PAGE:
Determine the Sum Insured for Loss of Profit Insurance

How to Determine the Sum Insured for Loss of Profit Insurance?

Loss of Profit insurance is a complex field sending a spine- chilling signal to even veteran insurance broker, but when mastering the subject, another income from cross-selling. Providing an insight into this cover explains, in plain layman English, to derive the sum insured.

The accountant terms on gross profit are entirely different from the insurance point of view as the definition relates to Income minus Expenses during shut down period.

Two ways on calculates the Loss of profit insurance either on an Additions or on a Difference basis.


The Additions basis insure by adding the Net Profit and all the Standing Charges.
* The total Net Profit (before deduction of Income Tax) generated annually for running a year of business without interruption.
* Standing Charges are those expenses incur regardless whether the business is in operation, e.g. rent, salaries, hire purchases, lease agreement payments, etc.


The Difference basis deducts those working expenses not required to cover from the Turnover.

* Turnover is the total sales amount received for the business activity undertaken.

* Uninsured Working Expenses are the total of all those eliminated expenses not required any business termination, e.g. purchases, commissions, packaging, outsourcing, contract workers, part-time worker, transport.

Insurance Gross Profit

We establish the insurance Gross Profit figure based on

Net Profit before tax known called it Net Profit before Tax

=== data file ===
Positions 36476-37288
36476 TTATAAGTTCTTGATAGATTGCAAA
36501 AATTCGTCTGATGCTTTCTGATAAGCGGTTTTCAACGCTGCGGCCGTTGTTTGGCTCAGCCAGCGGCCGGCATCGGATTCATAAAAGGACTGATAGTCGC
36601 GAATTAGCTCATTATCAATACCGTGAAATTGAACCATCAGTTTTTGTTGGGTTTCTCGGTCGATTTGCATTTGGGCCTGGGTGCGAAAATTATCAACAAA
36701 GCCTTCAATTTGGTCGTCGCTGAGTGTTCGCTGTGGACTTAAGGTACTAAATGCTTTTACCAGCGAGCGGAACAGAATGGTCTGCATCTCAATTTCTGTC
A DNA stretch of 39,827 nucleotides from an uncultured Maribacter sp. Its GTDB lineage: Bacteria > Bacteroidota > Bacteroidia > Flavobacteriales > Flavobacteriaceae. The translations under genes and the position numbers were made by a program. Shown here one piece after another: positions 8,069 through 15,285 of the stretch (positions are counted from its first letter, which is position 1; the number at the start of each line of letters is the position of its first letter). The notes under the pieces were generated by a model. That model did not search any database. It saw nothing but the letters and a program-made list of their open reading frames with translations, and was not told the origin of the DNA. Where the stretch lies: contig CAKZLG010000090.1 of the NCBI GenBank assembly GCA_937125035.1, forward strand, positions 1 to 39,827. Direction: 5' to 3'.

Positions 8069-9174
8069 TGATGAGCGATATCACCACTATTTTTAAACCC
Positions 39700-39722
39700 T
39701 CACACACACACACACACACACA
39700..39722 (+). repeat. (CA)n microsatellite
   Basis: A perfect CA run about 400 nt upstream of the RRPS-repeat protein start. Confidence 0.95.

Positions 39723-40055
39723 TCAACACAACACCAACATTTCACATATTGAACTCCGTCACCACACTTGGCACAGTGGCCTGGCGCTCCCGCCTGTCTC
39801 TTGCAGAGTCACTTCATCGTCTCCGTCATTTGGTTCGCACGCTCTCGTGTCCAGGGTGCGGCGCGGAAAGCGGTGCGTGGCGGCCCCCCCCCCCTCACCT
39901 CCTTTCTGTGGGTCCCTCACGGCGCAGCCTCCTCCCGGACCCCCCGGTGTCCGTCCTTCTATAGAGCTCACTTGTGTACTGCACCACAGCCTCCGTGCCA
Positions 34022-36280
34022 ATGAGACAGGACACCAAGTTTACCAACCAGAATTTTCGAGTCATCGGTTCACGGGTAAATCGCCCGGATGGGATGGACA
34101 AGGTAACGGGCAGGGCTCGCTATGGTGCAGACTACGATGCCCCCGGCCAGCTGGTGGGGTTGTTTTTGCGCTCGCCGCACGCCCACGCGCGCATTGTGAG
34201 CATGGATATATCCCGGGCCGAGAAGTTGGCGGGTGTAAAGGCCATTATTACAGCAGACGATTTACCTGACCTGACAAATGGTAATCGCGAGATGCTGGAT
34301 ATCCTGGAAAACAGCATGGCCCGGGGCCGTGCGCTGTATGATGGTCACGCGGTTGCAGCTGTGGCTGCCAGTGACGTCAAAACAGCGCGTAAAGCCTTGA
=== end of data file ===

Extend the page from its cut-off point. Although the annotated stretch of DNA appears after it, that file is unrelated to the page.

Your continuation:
Standing Charge termed as fixed costs.

Uninsured Working Expenses termed as variable expenses.
Turnover called “income” or “sales” or “revenue”.

Notice that the Turnover of the business comprises Net Profit before Tax + Fixed and Variable costs or expenses.

Rate of Gross Profit

The Loss of profit policy wording is the only wording that actually guides insured on how to calculate a claim and therefore assists in establishing a sum insured. The claim settlement requires that the Rate of Gross Profit applies to the shortfall in Turnover expected by looking backward and adding any future enhanced trends. Briefly to say that businesses rarely change on a successful duplicated operating system to generate further turnover and any supplement to keep up with the inflation upward trends.

However, copying last year operating system means that all the ratios against Turnover will probably remain stable – so the more sales volume means the more increase the operation cost. So a 15% increase in turnover correspondingly 15% increase in the working cost. (This is a minimum percentage to keep ahead of inflation) If not, then the business has not copied last year’s system 100% and the broker needs to prove the reason.

The Rate of Gross Profit is the percentage ratio of the insurance Gross Profit to the Turnover. In other words:

Rate of Gross Profit =Turnover x 100

The broker assists the insured by taking the last financial report (Balance Sheet and profit and loss account and stock) figures for fixed costs, variable costs and NPBT and calculates the Gross Profit, as per the insurance definition. When both agreed on the method to establish the rate of gross profit and will use for future reference provided the rate is correct. Since all business increases their Turnover every year by more than the inflation rate, the client must agree to their expected annual Turnover increase percentage.